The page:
Ethanol production for the week ending March 3 averaged 1.022 million barrels per day. This was down 1.16 percent versus last week and up 4.5 percent versus last year. Total production for the week was 7.154 million barrels. Stocks as of March 3 were 22.856 million barrels. This is down 1.02 percent versus last week and down 1.94 percent versus last year. Corn used in last week's production is estimated at 107.31 million bushels. Corn use needs to average 97.967 million bushels per week to meet this crop year's USDA estimate of 5.35 billion bushels. Production has declined four of the last five weeks as margins have declined from over 50 cents in mid December to under 5 cents currently.
Soybeans closed triple digits down March 9 after the USDA report showed a large increase for Brazil's soybean crop and an increase in ending stocks. A large expected increase in U.S. soybean acres is also on the mind of the trade. May soybeans are trading at the lowest level since the end of November. Soybean oil and Dalian palm oil are at the lowest level since October. For the week ending Thursday, May soybeans were down 26.5 cents and November soybeans were 17.5 cents.
The ending stocks number came in at 435 million bushels versus 420 million bushels in February and higher than the average estimate of 418 million bushels. They upped the crush 10 million bushels, but they lowered the exports by 25 million bushels as a large increase in Brazil's production is expected to cut into our exports. World ending stocks came in at 82.82 million metric tons versus the average estimate of 81.52 million metric tons and is above February's 80.38 million metric tons.
Brazil's record soybean crop keeps getting larger. The USDA pegs Brazilian soybean production at 108 million metric tons versus the average estimate of 106 million metric tons. This is 4 million metric tons larger than USDA's February forecast of 104 million metric tons. Brazil's CONAB agency came out with an estimate of 107.6 early Thursday morning. The Argentine soybean production was raised slightly to 55.5 million metric tons.
Crude prices continued to add to their losses and are currently sitting between $49 and $50 in the May contract. Crude oil prices dove to eight-week lows as U.S. crude inventories rose for the ninth straight week. Crude oil prices fell over 5 percent (close to $3) on March 8, hitting eight-week lows. The U.S. Department of Energy reported a much larger increase than expected in domestic crude inventories. U.S. crude inventories rose by 8.2 million barrels in the last week. This was quadruple the analysts' expectations of a 2-million-barrel increase as refineries cut output and imports rose.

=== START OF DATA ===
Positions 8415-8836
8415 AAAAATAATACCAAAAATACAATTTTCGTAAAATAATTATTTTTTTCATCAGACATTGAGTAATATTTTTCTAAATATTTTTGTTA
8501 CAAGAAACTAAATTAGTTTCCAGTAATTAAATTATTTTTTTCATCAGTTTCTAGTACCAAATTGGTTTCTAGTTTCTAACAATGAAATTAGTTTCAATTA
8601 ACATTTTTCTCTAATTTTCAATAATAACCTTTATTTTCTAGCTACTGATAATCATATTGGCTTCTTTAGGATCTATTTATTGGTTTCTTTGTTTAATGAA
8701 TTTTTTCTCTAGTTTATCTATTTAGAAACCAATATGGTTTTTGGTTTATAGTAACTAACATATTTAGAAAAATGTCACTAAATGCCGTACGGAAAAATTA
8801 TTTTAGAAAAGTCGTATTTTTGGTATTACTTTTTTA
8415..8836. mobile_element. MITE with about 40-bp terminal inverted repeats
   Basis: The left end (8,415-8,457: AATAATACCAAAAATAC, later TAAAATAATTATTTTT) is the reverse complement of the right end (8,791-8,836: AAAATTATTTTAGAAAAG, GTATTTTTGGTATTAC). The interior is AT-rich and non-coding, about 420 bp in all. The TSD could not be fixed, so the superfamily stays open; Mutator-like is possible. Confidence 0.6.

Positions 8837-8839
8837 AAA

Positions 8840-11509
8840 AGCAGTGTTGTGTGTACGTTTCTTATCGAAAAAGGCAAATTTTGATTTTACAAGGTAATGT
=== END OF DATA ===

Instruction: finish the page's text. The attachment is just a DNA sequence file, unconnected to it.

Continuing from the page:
An almost certain interest rate hike in March is another negative producers haven't had to deal with for 10 years. A rising cost to service debt will lower profitability. With soybeans having less overhead cost, this could be another factor that could push more acres to soybeans, along with more favorable prices.
For the week ending March 9, canola May futures in Winnipeg were down $10.1 Canadian per metric ton to $526.5 Canadian per metric ton. The Canadian dollar traded down to 0.7403. This brings the U.S. price to $17.68 per hundredweight. Cash bids in Velva, N.D., were $17.07 per hundredweight for March and $17 for April. Enderlin, N.D., bids were $18.18 for March to May. Hallock, Minn., bids were $17.50 for March and $17.87 for April. Fargo, N.D., bids were $18.35 for March and $18.40 for April.
Cash feed barley bids in Minneapolis were at $2.05, while malting barley received no quote. Berthold, N.D., bid is $2, and CHS Southwest bid is at $2.40 in New Salem, N.D.
Cash bids for milling quality durum are $6.25 in Berthold and at $6.35 in Dickinson, N.D.
Cash sunflower bids in Fargo were at $15.20 for April and May.
For the week ending March 9, soybean oil was $1.24 lower to $33.19 on the May contract.